Late this past August, as I rested on my couch with an elephant-sized bandage on my foot, I decided I would proceed to self-publish my memoir. In fact, just the day before I had crutched out to the mail box against the advice of my surgeon, donning a backpack to carry the mail. I leaned against the community mailbox to zip the mail into my backpack when I noticed the return address of the publisher that I had thought then was the best fit for my work. Just as I opened the envelope, not able to wait for the now-slow-journey back into my house, a breeze blew the letter out of my hand, carrying it 20 feet up the hill from my mailbox. I put the remaining mail into my backpack, carefully steadied myself and slowly crutched up the hill to the letter, reaching out my crutch to trap the letter on the ground. I sat down to read it. Manuscript rejected. Thanks, but no thanks.
One week later, still sitting on my couch but now graduated to a boot, I opened an email I didn’t expect. I received an offer to publish my book from a different publisher, one I now realize may be the better fit for my book. One of the chapters in My Music Man that I most enjoyed writing is titled “baseball.” In it I include stories about playing baseball as a small girl along the banks of the Willamette River – stories that I weave among others from both olden days and from our modern Willamette Valley. It was, in fact, this sample chapter that sparked a first dialogue with the editor who both requested and accepted my manuscript.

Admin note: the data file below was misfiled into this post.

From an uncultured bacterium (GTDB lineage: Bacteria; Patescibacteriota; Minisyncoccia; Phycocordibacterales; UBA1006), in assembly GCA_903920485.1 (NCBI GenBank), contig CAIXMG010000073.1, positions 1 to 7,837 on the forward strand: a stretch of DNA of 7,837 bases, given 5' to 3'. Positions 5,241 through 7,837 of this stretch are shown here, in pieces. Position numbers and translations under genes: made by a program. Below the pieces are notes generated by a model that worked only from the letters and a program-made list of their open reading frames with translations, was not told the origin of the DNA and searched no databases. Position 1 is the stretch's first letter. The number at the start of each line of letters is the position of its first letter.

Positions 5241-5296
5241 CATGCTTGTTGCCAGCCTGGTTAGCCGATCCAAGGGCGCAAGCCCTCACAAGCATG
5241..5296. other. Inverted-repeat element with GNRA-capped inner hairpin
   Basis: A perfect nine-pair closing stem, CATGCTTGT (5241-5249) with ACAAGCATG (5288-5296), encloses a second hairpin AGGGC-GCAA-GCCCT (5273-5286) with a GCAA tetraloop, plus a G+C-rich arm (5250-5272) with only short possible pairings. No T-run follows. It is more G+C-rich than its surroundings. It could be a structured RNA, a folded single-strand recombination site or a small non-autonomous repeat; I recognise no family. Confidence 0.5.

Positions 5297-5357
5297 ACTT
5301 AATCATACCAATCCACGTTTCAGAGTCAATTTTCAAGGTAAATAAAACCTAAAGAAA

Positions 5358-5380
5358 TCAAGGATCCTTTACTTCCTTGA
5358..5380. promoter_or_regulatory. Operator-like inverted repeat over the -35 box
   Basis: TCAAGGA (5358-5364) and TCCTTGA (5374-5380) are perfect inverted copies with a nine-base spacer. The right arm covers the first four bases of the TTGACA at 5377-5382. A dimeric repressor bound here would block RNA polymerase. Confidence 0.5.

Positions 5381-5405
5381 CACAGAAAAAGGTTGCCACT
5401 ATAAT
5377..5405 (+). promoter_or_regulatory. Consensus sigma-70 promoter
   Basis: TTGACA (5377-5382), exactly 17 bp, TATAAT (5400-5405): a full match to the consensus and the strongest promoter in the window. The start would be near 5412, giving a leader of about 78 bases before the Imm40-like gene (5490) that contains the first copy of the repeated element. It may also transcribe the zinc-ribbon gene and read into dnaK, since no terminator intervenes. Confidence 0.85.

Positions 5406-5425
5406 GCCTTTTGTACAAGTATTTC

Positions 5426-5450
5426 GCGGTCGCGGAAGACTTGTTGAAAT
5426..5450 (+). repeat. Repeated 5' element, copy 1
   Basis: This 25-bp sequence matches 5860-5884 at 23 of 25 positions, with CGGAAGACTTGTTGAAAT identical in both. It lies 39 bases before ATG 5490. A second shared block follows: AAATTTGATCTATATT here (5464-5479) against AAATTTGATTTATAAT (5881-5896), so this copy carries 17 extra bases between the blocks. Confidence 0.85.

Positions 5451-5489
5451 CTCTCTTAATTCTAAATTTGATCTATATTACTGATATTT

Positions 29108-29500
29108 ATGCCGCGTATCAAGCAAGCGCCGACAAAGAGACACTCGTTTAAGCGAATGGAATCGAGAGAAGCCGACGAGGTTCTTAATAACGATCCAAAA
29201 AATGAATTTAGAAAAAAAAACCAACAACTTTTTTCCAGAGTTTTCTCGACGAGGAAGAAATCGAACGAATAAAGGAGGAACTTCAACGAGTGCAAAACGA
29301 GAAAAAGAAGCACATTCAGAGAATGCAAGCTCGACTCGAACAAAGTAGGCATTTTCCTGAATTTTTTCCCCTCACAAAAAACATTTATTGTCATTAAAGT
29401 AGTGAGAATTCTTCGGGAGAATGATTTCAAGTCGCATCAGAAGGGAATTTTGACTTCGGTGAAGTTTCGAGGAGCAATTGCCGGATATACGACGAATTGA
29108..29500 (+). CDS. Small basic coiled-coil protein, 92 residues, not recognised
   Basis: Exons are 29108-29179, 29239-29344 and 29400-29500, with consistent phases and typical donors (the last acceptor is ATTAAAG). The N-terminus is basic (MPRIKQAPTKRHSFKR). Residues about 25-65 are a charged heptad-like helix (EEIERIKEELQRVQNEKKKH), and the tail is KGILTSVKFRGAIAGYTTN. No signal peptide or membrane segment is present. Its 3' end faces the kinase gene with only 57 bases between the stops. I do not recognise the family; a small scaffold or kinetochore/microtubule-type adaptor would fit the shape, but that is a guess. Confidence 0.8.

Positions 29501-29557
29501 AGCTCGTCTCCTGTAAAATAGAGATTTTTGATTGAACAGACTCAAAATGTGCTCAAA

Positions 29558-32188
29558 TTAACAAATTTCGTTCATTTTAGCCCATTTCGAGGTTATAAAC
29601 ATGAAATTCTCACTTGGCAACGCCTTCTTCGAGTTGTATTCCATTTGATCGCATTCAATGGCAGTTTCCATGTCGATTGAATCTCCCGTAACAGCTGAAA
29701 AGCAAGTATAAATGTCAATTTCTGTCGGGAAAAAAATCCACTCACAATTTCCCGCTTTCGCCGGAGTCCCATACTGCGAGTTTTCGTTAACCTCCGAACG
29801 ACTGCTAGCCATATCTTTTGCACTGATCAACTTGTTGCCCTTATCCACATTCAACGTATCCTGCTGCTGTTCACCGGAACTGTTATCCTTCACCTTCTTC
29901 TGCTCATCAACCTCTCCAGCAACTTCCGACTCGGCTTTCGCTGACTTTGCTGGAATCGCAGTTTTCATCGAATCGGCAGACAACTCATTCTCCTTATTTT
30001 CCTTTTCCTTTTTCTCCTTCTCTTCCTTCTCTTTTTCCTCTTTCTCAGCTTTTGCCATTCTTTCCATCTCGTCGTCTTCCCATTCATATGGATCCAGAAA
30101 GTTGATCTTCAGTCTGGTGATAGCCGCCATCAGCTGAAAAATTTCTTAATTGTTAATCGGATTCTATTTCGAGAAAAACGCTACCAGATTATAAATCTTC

Today, almost two months after opening that thrilling email, I am still recovering from not just one surgery, but a second due to infection – the injury from a competitive dash to home plate, while playing 1880-ruled Old Fashioned Baseball within a couple hundred feet of the Willamette River in West Linn. While I try to ignore my slowly shrinking calf muscles and become quite proficient with both crutches and knee walker, I savor the excitement of knowing that my book will be published next year. And I am grateful for those things that pop up, when we most need them. When we pay attention, it seems there are so often ironies that punctuate our lives. If Dad were still alive, I am sure he would laugh ruefully with me.